We discuss the problem of learning temperature adaption and function of enzymes. For this purpose we introduce a datadriven kernel to attempt to compare protein sequence data within an aligned family of m protein sequences each of length n with gaps. Relative sequence counts of single, binary, ternary and higher order compositions of aminoacid short strings with different position difference are used as observables . The squareroot of the relative sequence counts are used as estimators for the probability amplitude of individual aminoacids which then give rise to a probability amplitude sequence identified with the aminoacid sequences. The advantage of the probability amplitude approach is that it can be given a quantum mechanical interpretation as phase averaged probability amplitudes in a path integral approach. This also points to more general mixed states constructions of real probability density matrix.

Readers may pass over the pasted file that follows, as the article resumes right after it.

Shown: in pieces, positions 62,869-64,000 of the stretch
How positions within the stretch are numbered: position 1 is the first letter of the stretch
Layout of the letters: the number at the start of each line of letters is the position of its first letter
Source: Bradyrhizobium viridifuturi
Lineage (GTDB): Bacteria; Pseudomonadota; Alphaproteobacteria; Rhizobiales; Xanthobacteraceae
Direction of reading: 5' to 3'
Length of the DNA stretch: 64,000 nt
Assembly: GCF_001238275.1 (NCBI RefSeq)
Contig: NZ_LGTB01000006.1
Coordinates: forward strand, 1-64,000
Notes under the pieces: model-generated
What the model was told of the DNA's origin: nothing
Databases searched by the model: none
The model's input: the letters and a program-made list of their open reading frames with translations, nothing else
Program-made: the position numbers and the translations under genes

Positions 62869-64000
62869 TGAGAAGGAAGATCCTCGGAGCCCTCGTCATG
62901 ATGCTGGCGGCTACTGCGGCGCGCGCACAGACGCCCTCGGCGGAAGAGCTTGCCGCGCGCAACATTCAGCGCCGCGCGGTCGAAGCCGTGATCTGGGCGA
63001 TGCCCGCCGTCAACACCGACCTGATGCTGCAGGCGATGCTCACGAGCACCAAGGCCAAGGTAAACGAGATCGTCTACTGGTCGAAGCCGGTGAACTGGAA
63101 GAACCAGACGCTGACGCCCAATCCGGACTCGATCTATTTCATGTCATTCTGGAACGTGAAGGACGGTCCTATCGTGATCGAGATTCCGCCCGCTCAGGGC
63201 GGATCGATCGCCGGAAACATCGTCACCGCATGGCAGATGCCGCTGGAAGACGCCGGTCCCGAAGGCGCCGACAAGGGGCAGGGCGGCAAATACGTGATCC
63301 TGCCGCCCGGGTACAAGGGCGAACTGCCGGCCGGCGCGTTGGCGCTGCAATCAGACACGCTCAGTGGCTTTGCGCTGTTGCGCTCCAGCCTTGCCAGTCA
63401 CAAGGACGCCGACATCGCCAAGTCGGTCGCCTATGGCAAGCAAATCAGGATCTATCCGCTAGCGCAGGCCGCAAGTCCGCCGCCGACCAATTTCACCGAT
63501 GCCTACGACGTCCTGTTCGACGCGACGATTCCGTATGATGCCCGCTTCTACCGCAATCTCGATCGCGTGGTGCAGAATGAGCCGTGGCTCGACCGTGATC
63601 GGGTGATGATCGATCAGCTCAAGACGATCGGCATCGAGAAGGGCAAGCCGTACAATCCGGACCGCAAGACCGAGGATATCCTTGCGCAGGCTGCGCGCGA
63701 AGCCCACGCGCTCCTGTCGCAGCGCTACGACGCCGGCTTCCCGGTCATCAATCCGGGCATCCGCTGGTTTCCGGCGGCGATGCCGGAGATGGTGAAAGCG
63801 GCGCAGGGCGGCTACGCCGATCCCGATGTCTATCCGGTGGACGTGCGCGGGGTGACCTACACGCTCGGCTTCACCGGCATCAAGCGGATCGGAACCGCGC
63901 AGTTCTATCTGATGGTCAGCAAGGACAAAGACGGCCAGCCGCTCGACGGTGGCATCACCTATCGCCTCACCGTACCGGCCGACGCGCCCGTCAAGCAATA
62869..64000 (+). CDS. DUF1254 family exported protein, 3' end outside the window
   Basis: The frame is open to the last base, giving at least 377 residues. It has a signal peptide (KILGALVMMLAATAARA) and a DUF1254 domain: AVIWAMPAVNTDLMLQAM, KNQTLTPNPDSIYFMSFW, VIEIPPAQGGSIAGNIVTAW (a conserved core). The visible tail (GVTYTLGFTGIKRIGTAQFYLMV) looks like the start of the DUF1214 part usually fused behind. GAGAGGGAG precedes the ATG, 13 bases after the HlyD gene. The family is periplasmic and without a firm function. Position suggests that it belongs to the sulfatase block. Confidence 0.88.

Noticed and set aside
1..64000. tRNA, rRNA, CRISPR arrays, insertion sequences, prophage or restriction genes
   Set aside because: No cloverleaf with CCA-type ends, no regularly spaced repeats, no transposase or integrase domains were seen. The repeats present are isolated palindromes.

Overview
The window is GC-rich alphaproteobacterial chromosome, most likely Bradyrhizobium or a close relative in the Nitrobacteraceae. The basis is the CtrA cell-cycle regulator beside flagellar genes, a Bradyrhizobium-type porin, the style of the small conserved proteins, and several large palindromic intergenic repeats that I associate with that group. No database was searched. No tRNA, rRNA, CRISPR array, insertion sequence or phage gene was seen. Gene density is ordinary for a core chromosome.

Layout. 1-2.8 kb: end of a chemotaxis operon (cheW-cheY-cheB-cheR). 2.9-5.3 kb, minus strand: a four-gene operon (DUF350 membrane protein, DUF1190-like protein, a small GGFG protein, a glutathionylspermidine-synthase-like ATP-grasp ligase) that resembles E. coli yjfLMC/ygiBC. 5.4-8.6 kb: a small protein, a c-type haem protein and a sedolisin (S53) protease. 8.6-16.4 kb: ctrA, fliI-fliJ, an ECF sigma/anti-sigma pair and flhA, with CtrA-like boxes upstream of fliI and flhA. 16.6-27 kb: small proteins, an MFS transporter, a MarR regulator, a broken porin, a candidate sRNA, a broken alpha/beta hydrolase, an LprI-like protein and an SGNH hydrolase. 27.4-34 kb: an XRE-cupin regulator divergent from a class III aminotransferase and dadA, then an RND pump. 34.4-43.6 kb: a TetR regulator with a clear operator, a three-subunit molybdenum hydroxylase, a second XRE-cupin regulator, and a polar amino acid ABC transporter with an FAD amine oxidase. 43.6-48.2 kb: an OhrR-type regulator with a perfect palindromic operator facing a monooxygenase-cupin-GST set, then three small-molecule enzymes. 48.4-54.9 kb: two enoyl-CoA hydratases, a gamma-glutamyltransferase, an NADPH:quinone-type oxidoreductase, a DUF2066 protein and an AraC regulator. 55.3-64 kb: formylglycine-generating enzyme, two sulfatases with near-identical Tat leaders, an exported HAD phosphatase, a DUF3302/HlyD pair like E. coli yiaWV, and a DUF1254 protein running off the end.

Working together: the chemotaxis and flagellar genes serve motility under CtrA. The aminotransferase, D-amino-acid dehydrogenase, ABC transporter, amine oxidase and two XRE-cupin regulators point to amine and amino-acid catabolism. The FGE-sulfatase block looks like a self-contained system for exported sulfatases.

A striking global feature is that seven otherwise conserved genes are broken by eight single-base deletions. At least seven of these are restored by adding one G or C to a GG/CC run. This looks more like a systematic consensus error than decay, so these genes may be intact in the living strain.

We approximate the family of probability sequences by a Gaussian distribution valid in the asymptotic limit of large length of the sequences. The distribution has a intersequence crosscorrelation tensor D which give rise to m projected , decorrelated projected sequences ordered by their variance corresponding to eigenvalues of D. We now introduce a model selection principle in which only the d largest probability amplitudes in the projected sequences are assigned a mean value while the (n-d) smallest are modelled as a pure noise component. We select the robust, distinguishable model of size d for each projected probability sequence according to it?s Fisher information and the corresponding Rissanen Minimum Description Length (MDL). This now give rise to data driven estimators of mean values and correlation tensor and corresponding datadriven Fisher information, Fisher score and natural kernel. For generalization purposes we insist on that the Fisher Riemannian metric F should be pull backed to an equivalent invariant fixed metric F0 since otherwise the comparison of will be done with respect to different inner products and frames for each data sample and parameter coordinates chosen. We solve the equivalence problem for our simple Gaussian model and show that it correspond to choosing the logarithm of the relative variance as the basic variance parameter and the mean value?s normalized to the more obvious choice of relative standard variation. We now continue by suggesting that the Fisher score, the natural kernel and corresponding regularization operators should be constructed in an invariant manner according to the above pullbacked parameter variables and structures.